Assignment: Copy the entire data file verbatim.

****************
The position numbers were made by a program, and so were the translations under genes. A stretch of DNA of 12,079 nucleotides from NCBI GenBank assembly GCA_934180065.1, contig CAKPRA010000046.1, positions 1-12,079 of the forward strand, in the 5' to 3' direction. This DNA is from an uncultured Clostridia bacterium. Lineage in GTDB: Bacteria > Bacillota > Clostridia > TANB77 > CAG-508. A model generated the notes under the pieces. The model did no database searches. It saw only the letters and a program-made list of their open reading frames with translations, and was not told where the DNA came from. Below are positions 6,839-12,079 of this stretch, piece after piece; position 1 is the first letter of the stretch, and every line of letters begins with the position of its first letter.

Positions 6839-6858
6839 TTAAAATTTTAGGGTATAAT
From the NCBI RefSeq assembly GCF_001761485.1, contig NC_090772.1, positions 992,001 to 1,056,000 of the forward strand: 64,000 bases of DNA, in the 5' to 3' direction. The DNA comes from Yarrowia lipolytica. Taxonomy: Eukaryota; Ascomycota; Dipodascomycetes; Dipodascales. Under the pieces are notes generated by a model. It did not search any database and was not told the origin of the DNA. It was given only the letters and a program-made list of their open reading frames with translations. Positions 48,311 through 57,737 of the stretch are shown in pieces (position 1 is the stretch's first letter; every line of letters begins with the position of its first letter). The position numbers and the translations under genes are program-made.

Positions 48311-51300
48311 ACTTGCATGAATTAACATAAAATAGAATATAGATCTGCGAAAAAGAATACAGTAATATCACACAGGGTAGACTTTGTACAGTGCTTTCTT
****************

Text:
The position numbers were made by a program, and so were the translations under genes. A stretch of DNA of 12,079 nucleotides from NCBI GenBank assembly GCA_934180065.1, contig CAKPRA010000046.1, positions 1-12,079 of the forward strand, in the 5' to 3' direction. This DNA is from an uncultured Clostridia bacterium. Lineage in GTDB: Bacteria > Bacillota > Clostridia > TANB77 > CAG-508. A model generated the notes under the pieces. The model did no database searches. It saw only the letters and a program-made list of their open reading frames with translations, and was not told where the DNA came from. Below are positions 6,839-12,079 of this stretch, piece after piece; position 1 is the first letter of the stretch, and every line of letters begins with the position of its first letter.

Positions 6839-6858
6839 TTAAAATTTTAGGGTATAAT
From the NCBI RefSeq assembly GCF_001761485.1, contig NC_090772.1, positions 992,001 to 1,056,000 of the forward strand: 64,000 bases of DNA, in the 5' to 3' direction. The DNA comes from Yarrowia lipolytica. Taxonomy: Eukaryota; Ascomycota; Dipodascomycetes; Dipodascales. Under the pieces are notes generated by a model. It did not search any database and was not told the origin of the DNA. It was given only the letters and a program-made list of their open reading frames with translations. Positions 48,311 through 57,737 of the stretch are shown in pieces (position 1 is the stretch's first letter; every line of letters begins with the position of its first letter). The position numbers and the translations under genes are program-made.

Positions 48311-51300
48311 ACTTGCATGAATTAACATAAAATAGAATATAGATCTGCGAAAAAGAATACAGTAATATCACACAGGGTAGACTTTGTACAGTGCTTTCTT